Hello Aaron,

RLS learning sounds interesting idea I will definitely try.

So I am trying to replicate @tcstewar’s this work with nengo.

this paper presents two models

  1. External Model which learns to use external symbol systematically to optimise cognitive(Foraging) task.
  2. Internal Model which learns to use internal representation(internal symbol like analogies) systematically to optimise cognitive (Foraging) task.

To test Nengo RL I am thinking GYM could be easy to go platform and if it performs optimally with GYM then it might perform with Foraging task which is presented in this paper.

Motivation to use Nengo is because of its claim about biologically plausibility and also it has interesting features like Semantic pointers which I think it could be useful as a internal representation.

So I have nengo implementation of terry’s idea but currently in terms of performance it is not working well.

I have also DQN with pyTorch implementation it is giving some interesting results but then nengo_dl also could give similar results but then it will be just some different implementation of DQN.

So my bigger question with nengo is how biological neuronal system uses internal and external representations to optimise task?

I am also interested in spacial cognition how grid cell place cell kind of structure could be represented using neurons(Internal representation of world). Is there any paper on it?

Hi guys,

I hope it’s okay for me to cross-post this from my original post on the RL discussion thread, because that thread seems to been dormant. Having just noticed the activity on this new thread, I figured it might make more sense to post here.

So: I’d like to use RL in Nengo to continue the project I started at last summer’s Brain Camp, where Terry helped me use Nengo to build a simple PID-controller plugin for a quadcopter flight simulator in UnrealEngine4. Since then I’ve replaced the built-in UE4 physics with a dynamics model taken from the literature, which I’ve also translated to Python to enable me to work directly with Nengo. The dynamics model is very simple: you input the four (or six or however many) motor values, and you get back the vehicle state in a form similar to what you’d get from sensors (IMU, altimeter, etc.). The idea would be to train up a Nengo-based RL network using this dynamic model and a simple reward metric (perhaps distance covered within some altitude band, to avoid ballistic maneuvers). Then the Nengo controller would be run directly in the actual simulator, using a general Python plugin I’m working on, for a live demo of Nengo flying the quadcopter. The ultimate goal would of course be using Nengo (running on an ODROID, Jetson, or whatever) to fly a real 'copter.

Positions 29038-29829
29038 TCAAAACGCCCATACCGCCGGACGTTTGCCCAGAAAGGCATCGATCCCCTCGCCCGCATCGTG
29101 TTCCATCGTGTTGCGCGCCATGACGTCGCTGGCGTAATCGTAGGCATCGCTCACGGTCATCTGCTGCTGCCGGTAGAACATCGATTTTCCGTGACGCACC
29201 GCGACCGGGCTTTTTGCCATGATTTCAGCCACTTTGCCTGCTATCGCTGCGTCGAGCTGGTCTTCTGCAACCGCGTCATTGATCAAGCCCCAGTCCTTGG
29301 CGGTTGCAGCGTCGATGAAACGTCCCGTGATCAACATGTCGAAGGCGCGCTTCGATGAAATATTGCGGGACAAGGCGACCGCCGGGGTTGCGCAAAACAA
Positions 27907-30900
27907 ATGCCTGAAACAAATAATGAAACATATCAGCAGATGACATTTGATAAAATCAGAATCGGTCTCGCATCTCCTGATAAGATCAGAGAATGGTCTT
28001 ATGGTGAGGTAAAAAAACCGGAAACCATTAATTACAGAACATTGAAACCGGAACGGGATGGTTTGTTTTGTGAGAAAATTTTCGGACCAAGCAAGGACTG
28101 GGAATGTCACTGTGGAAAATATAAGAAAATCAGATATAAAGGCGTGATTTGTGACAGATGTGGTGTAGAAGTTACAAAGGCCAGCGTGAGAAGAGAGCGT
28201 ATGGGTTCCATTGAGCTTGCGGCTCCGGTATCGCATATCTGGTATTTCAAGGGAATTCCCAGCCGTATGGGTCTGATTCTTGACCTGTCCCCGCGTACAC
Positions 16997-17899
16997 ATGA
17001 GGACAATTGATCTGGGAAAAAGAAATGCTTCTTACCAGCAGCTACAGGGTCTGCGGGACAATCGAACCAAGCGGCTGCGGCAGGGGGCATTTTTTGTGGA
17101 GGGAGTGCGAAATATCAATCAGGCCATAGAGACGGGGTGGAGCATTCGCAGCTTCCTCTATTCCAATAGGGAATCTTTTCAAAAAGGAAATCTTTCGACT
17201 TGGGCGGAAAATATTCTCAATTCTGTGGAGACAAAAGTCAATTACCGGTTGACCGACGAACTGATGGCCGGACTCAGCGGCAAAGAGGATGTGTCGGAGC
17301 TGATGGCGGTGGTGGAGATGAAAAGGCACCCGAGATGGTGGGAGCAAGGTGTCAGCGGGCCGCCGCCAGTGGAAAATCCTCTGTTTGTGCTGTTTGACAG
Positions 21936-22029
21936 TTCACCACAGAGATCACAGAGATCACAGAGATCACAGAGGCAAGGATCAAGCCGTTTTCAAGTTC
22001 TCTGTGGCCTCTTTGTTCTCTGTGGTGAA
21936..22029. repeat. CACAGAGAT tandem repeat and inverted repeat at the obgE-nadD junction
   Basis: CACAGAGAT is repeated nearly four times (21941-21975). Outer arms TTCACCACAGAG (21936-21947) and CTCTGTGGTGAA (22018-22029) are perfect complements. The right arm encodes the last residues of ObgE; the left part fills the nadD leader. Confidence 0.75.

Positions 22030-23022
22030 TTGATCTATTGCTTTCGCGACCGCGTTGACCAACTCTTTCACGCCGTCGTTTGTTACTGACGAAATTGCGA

I’ve been reading through Daniel’s papers to get a general sense of how to approach RL with Nengo, but if someone can point me to one or more concrete examples that I can play with, that’d be a big help.

Thanks,
Simon